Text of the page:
Advertisement

Building Muscle Mass: Physiology, Nutrition, and Supplementation

  • Kyle Levers
  • Kelley Vargo

Abstract

One of the most common-sought after goals in athletic performance is attaining and maintaining muscle mass. From protein to creatine, arginine to human growth hormone, how is one to determine what really works, what is legitimate, and what is merely another gimmick in the supplement industry? Coupling the array of supplements with the unique performance needs of an athlete creates an infinite amount of possible combinations. How do you know what is the right combination for successfully building the desired amount of muscle mass, maintaining an “optimal” body composition, and (during periods when additional body mass is desired) ensuring lean mass is gained over fat mass? It is with great time, research, and a foundation laid for us by our predecessors in the field of sports nutrition that we write this chapter on muscle building and optimizing lean body mass. By the end of this chapter you should be able to:
  • Describe the muscle building process

  • Define and determine net protein balance

  • Describe how genetics play a role in muscle growth

  • Know the recommended amounts of protein for gaining muscle

  • Know the suggested protein: carbohydrate ratio for optimal muscle hypertrophy

  • Define nutrient timing and its role in muscle hypertrophy

  • Explain the difference between whey, casein, egg, soy, and vegan protein supplements

  • Explain why and when supplementing with BCAAs are important to muscle growth

  • Explain the major hormones that play a role in muscle growth

  • Explain the potential benefits and drawbacks of anabolic steroids

  • Define the role of IGF in muscle growth

  • Describe the creatine-phosphate system and why creatine is used for muscle hypertrophy

  • Explain why supplements that promote the production of nitric oxide are used by athletes

  • Explain how resistance training stimulates muscle hypertrophy

Keywords

Sports nutrition Lean body mass Muscle hypertrophy Creatine Protein supplements Net protein balance Nutrient timing Anabolic Anti-catabolic 

References

  1. 1.
    Tipton K, Ferrando A. Improving muscle mass: response of muscle metabolism to exercise, nutrition and anabolic agents. Essays Biochem. 2008;44:85–98.PubMedCrossRefGoogle Scholar
  2. 2.
    Biolo G, Maggi SP, Williams BD, Tipton KD, Wolfe RR. Increased rates of muscle protein turnover and amino acid transport after resistance exercise in humans. Am J Physiol. 1995;31(3), E514.Google Scholar
  3. 3.
    Phillips SM, Tipton K, Ferrando AA, Wolfe RR. Resistance training reduces the acute exercise-induced increase in muscle protein turnover. Am J Physiol. 1999;276(1):E118–24.PubMedGoogle Scholar
  4. 4.
    Phillips SM, Tipton KD, Aarsland A, Wolf SE, Wolfe RR. Mixed muscle protein synthesis and breakdown after resistance exercise in humans. Am J Physiol. 1997;36(1), E99.Google Scholar
  5. 5.
    Wagenmakers AJ. Tracers to investigate protein and amino acid metabolism in human subjects. Proc Nutr Soc. 1999;58(04):987–1000.PubMedCrossRefGoogle Scholar
  6. 6.
    Biolo G, Tipton KD, Klein S, Wolfe RR. An abundant supply of amino acids enhances the metabolic effect of exercise on muscle protein. Am J Physiol. 1997;36(1), E122.Google Scholar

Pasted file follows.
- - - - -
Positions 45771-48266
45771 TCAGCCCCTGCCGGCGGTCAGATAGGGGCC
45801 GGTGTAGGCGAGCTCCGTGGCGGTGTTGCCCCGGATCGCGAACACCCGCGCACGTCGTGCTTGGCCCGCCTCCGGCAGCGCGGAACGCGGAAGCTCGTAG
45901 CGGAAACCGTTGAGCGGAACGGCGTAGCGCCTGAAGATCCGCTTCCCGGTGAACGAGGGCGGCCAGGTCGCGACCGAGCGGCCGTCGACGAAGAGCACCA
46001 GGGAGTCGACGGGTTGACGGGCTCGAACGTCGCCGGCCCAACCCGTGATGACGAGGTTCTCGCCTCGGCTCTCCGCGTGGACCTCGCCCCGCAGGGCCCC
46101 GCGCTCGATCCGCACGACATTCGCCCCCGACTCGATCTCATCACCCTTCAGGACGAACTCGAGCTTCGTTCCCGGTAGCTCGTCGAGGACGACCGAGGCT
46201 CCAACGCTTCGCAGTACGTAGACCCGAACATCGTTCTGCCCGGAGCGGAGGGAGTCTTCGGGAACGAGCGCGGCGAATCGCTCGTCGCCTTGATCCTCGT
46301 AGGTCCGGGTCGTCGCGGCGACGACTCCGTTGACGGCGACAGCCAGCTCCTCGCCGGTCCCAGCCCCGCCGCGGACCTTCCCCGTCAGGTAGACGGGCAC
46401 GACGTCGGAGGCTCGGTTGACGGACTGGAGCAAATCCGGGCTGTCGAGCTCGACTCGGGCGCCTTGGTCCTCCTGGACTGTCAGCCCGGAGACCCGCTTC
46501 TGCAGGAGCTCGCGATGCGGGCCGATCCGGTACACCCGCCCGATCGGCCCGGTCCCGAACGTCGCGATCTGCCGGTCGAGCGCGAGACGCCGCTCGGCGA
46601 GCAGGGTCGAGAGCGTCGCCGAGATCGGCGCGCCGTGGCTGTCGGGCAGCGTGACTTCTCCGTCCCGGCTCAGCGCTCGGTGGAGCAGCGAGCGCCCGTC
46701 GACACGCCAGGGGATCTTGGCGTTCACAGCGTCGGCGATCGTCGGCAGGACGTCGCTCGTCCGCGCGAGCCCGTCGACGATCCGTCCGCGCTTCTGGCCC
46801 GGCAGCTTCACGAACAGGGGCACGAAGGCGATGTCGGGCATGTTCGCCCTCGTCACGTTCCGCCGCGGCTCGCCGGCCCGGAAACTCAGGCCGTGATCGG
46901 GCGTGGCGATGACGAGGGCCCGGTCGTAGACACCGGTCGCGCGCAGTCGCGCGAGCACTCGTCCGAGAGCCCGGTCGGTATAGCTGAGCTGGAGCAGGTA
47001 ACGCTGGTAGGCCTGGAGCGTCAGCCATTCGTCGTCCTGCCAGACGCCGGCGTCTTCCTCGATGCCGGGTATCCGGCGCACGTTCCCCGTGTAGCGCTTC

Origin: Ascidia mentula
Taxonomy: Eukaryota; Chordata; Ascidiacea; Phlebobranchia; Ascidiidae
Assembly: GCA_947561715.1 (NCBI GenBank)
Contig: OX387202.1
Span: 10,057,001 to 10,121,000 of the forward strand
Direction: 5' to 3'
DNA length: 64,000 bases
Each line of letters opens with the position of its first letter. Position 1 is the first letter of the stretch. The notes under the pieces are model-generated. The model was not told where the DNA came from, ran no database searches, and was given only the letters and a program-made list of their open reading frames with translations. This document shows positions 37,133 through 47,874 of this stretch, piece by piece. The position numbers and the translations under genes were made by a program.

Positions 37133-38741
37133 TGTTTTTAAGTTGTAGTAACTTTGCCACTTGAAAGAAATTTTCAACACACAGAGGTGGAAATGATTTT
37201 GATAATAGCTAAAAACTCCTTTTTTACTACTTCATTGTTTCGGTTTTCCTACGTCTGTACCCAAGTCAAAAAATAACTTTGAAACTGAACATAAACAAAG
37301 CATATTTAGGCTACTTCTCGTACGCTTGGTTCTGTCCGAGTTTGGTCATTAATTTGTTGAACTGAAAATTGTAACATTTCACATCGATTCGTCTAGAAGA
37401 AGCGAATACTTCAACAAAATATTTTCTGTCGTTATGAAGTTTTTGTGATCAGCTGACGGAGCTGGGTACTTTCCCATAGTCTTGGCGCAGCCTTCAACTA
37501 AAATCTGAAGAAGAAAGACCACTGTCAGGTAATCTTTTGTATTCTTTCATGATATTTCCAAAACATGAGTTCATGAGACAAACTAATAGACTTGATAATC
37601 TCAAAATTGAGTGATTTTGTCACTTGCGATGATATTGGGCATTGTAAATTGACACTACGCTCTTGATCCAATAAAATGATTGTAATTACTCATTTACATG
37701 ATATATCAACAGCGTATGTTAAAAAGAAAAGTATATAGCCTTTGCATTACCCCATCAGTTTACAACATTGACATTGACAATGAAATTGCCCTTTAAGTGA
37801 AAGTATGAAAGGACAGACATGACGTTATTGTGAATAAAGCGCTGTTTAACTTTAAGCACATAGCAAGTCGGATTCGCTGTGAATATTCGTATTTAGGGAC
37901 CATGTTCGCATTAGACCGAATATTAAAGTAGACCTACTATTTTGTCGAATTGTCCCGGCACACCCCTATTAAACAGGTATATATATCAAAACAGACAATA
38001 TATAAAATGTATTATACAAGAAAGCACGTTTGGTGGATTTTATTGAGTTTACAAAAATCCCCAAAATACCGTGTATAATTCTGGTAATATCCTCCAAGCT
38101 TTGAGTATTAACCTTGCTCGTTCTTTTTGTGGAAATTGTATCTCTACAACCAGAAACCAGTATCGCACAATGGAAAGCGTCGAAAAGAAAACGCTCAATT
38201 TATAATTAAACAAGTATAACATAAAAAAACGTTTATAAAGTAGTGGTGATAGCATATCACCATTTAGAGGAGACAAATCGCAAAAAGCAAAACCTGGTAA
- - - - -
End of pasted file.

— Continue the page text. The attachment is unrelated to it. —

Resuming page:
7. 7.
    Hulmi JJ, Kovanen V, Selänne H, Kraemer WJ, Häkkinen K, Mero AA. Acute and long-term effects of resistance exercise with or without protein ingestion on muscle hypertrophy and gene expression. Amino Acids. 2009;37(2):297–308.PubMedCrossRefGoogle Scholar
  8. 8.
    Hulmi JJ, Lockwood CM, Stout JR. Effect of protein/essential amino acids and resistance training on skeletal muscle hypertrophy: A case for whey protein. Nutr Metab. 2010;7(51).Google Scholar
  9. 9.
    Tipton KD, Ferrando AA, Phillips SM, Doyle D, Wolfe RR. Postexercise net protein synthesis in human muscle from orally administered amino acids. Am J Physiol. 1999;276(4):E628–34.PubMedGoogle Scholar
  10. 10.
    Pitkanen H, Nykanen T, Knuutinen J, Lahti K, Keinanen O, Alen M, et al. Free amino acid pool and muscle protein balance after resistance exercise. Med Sci Sports Exerc. 2003;35(5):784–92.PubMedCrossRefGoogle Scholar
  11. 11.
    Trumbo P, Schlicker S, Yates AA, Poos M. Dietary reference intakes for energy, carbohydrate, fiber, fat, fatty acids, cholesterol, protein and amino acids. J Am Diet Assoc. 2002;102(11):1621–30.PubMedCrossRefGoogle Scholar
  12. 12.
    Kreider RB, Wilborn CD, Taylor L, Campbell B, Almada AL, Collins R, et al. ISSN exercise & sport nutrition review: research & recommendations. J Int Soc Sports Nutr. 2010;7(7):2–43.Google Scholar
  13. 13.
    Forslund AH, El-Khoury AE, Olsson RM, Sjödin AM, Hambraeus L, Young VR. Effect of protein intake and physical activity on 24-h pattern and rate of macronutrient utilization. Am J Physiol. 1999;276(5):E964–76.PubMedGoogle Scholar
  14. 14.
    Friedman J, Lemon P. Effect of chronic endurance exercise on retention of dietary protein. Int J Sports Med. 1989;10(2):118–23.PubMedCrossRefGoogle Scholar
  15. 15.
    Lamont LS, Patel DG, Kalhan SC. Leucine kinetics in endurance-trained humans. J Appl Physiol. 1990;69(1):1–6.PubMedGoogle Scholar
  16. 16.
    Meredith C, Zackin M, Frontera W, Evans W. Dietary protein requirements and body protein metabolism in endurance-trained men. J Appl Physiol. 1989;66(6):2850–6.PubMedGoogle Scholar
  17. 17.
    Phillips SM, Atkinson SA, Tarnopolsky MA, MacDougall J. Gender differences in leucine kinetics and nitrogen balance in endurance athletes. J Appl Physiol. 1993;75(5):2134–41.PubMedGoogle Scholar
  18. 18.
    Lemon P. Protein and amino acid needs of the strength athlete. Int J Sport Nutr. 1991;1(2):127–45.PubMedGoogle Scholar
  19. 19.